When I am in need of research inspiration, I enjoy picking a few relatives' names off of the "tree" and searching for any mention of them in historic newspaper articles. Today's find...a family of inventors.
A little background on my engineering relatives:
Jacob B. Luden (1824-1864) married Sarah Ann Musser (1822-1896) in Reading, Berks County, Pennsylvania in 1858. Jacob and Sarah had the following children*:
- Caroline Mary Luden (1853 - ?)
- Edward Musser Luden (1854-1920) -- my grandmother's grandfather
- Alburtis Musser Luden (1857-1864)
- William Henry Luden (1859-1949)
- Sally Ann Luden (1861-?)
- Jacob Charles Luden (1864-1926)
Family drama aside (!), Jacob B. Luden - a fairly successful jeweler - passed 100% of his estate and property holdings to his wife and children upon his death in 1864. Son William Henry became famously known for his hard candies - later lozenges - produced first in his parents' kitchen in their home above late father Jacob's jewelery store. Growing up, I always had a difficult time believing that Luden's Cough Drops were actually medicine! Were they not just cherry candies? Sigh. Anyway, I always wondered how exactly I was related to the Luden Cough Drop King...and now I know that he is a great-great-great uncle.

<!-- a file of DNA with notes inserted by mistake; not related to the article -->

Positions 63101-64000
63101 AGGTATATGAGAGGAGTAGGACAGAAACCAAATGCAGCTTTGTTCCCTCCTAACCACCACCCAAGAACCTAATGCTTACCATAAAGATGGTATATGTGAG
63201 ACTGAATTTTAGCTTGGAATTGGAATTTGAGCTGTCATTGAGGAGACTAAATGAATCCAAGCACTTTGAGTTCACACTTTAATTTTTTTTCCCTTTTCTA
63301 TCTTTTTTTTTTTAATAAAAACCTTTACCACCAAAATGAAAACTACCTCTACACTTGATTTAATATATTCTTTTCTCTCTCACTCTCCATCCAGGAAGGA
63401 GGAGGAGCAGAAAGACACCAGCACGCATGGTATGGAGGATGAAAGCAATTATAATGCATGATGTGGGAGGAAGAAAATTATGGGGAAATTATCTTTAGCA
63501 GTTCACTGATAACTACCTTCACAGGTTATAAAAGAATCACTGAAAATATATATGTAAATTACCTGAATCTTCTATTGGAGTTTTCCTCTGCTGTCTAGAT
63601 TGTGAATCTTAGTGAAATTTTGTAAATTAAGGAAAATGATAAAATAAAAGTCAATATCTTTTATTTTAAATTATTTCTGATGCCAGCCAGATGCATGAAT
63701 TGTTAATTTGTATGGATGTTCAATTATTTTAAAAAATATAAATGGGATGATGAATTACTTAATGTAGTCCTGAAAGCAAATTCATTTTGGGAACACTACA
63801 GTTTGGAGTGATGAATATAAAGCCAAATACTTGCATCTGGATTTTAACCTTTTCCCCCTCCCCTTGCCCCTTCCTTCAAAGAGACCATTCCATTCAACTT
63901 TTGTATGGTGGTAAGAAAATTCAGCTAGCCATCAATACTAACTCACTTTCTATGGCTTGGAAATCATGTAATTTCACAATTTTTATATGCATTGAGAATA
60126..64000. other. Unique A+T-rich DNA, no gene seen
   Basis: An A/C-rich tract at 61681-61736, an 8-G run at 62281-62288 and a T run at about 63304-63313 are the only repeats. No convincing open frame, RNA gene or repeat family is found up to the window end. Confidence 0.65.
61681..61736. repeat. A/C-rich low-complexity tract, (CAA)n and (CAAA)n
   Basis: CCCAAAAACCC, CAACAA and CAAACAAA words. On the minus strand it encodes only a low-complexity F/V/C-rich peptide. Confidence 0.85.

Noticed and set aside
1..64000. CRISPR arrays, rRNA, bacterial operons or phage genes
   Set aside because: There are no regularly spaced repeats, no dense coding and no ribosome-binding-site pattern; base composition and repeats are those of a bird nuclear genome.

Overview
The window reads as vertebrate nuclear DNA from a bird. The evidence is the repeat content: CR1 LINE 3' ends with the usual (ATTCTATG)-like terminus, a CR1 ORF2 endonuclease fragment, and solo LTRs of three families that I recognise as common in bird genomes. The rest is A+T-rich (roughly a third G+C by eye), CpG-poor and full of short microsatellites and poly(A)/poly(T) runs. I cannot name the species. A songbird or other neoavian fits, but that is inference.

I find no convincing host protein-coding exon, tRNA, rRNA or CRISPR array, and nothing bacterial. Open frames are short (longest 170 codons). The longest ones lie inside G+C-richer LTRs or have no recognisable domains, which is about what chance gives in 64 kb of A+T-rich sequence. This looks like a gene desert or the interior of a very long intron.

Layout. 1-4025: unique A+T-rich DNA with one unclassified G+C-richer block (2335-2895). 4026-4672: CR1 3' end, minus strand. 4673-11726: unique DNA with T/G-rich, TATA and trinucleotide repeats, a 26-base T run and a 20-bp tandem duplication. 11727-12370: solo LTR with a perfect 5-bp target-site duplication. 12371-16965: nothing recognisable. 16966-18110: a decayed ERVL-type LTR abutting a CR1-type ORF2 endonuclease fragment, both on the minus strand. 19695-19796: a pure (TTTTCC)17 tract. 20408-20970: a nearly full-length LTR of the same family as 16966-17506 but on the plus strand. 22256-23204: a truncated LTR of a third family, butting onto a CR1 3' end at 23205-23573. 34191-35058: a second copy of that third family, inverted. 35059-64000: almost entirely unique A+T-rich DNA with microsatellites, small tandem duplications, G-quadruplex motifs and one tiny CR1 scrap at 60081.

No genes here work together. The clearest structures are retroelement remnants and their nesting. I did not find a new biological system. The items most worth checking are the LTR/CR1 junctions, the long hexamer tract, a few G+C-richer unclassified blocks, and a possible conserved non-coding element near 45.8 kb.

Youngest son Jacob Charles Luden operated the jewelery store for several years until closing shop in 1898 and opening a repair shop of sorts upstairs (Reading Eagle, August 30, 1898). Between the years 1900 and 1917, Jacob C. Luden was busy patenting several items of note, including the following: a vacuum cleaner suction nozzle, a dust-removing cleaner used by jewelers, gold plating solution, a vacuum for domestic use, garden hose sprayer nozzle, and the following "sash lock" apparatus for windows:
Not to be outdone, big brother and candy manufacturer William Henry Luden's name is attached to a handful of patents...mostly pertaining to the manufacturing industry. One in particular, a counting and packing mechanism for hard candies, was patented in 1917, with rights shared 25% with another co-inventor:
William H. Luden - Counting and Packing Mechanism 1917
Thought my engineering family members would appreciate this peek into the minds of previous generations! I'm eternally grateful for the ability to locate such fascinating records online...from the comfort of my living room :). Now, we will have a permanent memory of how their dreams became reality!